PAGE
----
can tell us about that.) The advantage of Workbench is all the extra useful
features it has.

In Workbench there is something of a competition between editors. Again you
have a single package.m file. One would normally edit it with the Notebook
Source Editor and this is done in a pane within Workbench. This editor has a
lot of nice features, which are described in Workbench Help under
Mathematica Development User Guide, Tasks, Mathematica Code. One feature is
that you can use the context menu and go to Source, Format and this will
format the code with line returns and indentations. Although this isn't the
same as line wrapping it does make the code more accessible. You can also
insert your own line returns and the editor will preserve the proper
indentation.

But one could also use the normal FE editor by using Open With: System
Editor. Here you could do things like adding Text cells or Sectional
grouping. You could switch to Input cells, edit there and then switch back
to Code cells. But since FE editing is done outside of Workbench you have to
"Refresh" the project after closing the file. And one has to use Open With
to get back to the Notebook Source Editor.

If you use the Workbench Import mechanism to create a package.m file from an
existing package.nb notebook with Initialization cells, then the code will
not wrap and run off the page. But if you copy and paste code from a
notebook into Workbench then it will preserve line returns and indentations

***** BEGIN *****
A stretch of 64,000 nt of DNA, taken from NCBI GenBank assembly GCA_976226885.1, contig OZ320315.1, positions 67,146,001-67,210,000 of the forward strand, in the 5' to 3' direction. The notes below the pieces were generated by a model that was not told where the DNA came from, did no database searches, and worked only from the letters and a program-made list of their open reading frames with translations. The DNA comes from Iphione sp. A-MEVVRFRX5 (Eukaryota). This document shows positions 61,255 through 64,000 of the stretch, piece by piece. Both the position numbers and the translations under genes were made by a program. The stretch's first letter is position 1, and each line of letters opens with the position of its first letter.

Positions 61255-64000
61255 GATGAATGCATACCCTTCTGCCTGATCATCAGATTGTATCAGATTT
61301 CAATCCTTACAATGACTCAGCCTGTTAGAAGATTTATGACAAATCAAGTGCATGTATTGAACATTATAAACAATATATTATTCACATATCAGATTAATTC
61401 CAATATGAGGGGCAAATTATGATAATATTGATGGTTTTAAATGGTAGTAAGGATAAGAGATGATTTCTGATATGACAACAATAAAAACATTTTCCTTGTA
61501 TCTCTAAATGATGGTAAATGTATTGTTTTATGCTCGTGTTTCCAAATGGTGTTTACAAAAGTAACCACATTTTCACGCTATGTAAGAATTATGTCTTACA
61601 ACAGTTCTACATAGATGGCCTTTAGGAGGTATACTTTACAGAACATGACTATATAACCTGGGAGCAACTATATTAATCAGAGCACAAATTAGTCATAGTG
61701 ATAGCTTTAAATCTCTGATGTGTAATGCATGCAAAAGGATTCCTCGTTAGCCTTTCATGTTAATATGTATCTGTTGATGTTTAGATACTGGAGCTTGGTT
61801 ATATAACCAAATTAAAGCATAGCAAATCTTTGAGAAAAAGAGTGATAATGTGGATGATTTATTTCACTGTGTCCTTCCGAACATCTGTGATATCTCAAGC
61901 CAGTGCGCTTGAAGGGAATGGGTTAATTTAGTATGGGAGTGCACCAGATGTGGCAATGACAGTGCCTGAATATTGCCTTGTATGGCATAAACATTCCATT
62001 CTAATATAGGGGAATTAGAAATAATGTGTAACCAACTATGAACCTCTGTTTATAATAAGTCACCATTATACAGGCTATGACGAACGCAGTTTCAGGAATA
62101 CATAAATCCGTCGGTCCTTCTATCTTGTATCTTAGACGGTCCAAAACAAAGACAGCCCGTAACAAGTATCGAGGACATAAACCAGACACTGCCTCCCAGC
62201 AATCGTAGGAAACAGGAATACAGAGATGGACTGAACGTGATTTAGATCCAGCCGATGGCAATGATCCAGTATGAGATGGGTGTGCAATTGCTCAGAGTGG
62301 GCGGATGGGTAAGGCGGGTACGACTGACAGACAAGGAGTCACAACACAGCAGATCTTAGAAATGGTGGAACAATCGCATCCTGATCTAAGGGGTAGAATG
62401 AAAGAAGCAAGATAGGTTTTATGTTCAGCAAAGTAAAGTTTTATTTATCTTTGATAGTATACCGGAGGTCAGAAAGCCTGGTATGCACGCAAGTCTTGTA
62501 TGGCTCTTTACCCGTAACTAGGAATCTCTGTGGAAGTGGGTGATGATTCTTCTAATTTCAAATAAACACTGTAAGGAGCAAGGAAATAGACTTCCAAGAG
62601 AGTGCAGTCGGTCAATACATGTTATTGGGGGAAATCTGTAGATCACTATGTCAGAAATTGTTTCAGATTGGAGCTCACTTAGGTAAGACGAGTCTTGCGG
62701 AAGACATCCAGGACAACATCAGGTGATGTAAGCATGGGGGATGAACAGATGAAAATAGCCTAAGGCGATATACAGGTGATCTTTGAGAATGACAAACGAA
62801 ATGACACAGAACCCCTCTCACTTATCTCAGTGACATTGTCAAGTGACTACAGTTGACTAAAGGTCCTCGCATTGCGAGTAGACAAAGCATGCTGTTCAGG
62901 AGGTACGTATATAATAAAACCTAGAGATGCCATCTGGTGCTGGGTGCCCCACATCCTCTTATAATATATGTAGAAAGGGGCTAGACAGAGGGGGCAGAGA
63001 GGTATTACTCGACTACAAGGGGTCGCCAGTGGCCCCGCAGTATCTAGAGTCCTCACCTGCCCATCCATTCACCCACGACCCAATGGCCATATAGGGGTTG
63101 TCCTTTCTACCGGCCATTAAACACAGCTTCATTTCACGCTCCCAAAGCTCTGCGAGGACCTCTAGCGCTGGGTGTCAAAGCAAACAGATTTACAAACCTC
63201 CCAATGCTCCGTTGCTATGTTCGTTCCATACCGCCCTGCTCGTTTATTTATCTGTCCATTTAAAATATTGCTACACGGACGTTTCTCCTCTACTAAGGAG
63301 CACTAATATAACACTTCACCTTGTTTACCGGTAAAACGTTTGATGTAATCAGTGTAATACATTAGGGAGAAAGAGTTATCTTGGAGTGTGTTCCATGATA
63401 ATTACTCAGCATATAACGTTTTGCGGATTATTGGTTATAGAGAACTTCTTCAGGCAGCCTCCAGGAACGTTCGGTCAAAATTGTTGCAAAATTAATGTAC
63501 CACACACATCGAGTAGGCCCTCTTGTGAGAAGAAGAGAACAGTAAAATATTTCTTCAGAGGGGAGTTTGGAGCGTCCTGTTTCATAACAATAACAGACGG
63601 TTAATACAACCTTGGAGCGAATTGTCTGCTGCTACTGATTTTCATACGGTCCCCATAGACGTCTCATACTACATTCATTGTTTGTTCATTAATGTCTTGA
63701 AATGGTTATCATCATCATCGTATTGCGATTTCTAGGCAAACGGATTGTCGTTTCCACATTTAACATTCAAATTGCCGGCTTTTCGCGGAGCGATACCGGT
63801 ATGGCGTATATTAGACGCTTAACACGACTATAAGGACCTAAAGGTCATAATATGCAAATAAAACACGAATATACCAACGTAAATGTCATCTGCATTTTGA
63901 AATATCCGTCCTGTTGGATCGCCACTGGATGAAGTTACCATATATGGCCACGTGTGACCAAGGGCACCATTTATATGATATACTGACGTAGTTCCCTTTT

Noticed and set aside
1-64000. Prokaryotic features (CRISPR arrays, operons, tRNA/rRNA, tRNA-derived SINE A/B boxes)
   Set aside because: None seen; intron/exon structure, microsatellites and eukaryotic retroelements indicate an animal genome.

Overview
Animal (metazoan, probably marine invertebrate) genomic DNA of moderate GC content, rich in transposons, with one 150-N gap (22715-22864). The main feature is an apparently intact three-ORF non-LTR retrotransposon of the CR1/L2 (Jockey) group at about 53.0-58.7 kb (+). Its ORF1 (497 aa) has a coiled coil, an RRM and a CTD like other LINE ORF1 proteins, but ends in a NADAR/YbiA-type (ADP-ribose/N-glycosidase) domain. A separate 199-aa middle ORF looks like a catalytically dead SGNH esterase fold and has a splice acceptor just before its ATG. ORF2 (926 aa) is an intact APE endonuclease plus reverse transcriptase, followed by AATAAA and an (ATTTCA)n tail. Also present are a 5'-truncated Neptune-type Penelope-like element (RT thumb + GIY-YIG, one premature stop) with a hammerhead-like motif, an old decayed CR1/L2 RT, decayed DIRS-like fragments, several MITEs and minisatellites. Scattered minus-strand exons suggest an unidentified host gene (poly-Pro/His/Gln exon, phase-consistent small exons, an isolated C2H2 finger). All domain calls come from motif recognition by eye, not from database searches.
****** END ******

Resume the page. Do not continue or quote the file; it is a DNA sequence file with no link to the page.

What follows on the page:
(I think). Where does most package code come from? Probably from a regular
notebook where the routine was first developed and tested. So it can just be
copied into a Workbench file with no problem.

You can also maintain your own set of notebooks with their own style sheet
within Workbench along with associated packages. So once we learn how to use
it properly it seems to me that it can be a very convenient framework for
writing extended applications and we will be able to spend our time thinking
about the interesting stuff.


David Park
djmpark at comcast.net
http://home.comcast.net/~djmpark/  



From: Yves Klett [mailto:yves.klett at googlemail.com] 


John,

if linewrapping is just a rendering option in the editor, why not let
the user decide if he likes it or not? If no permanent changes were made
to the m-file itself, there should be no harm done. Enabling
line-wrapping in any old editor usually does not change the file as such...

The non-existent linewrapping for "Code" cells makes editing complex
long cells quite painful and seems for my taste something that would
people put off using the otherwise very nice new package editing
features in the frontend.

As for workbench, surely there is an option there to enable
line-wrapping (dunno, though)?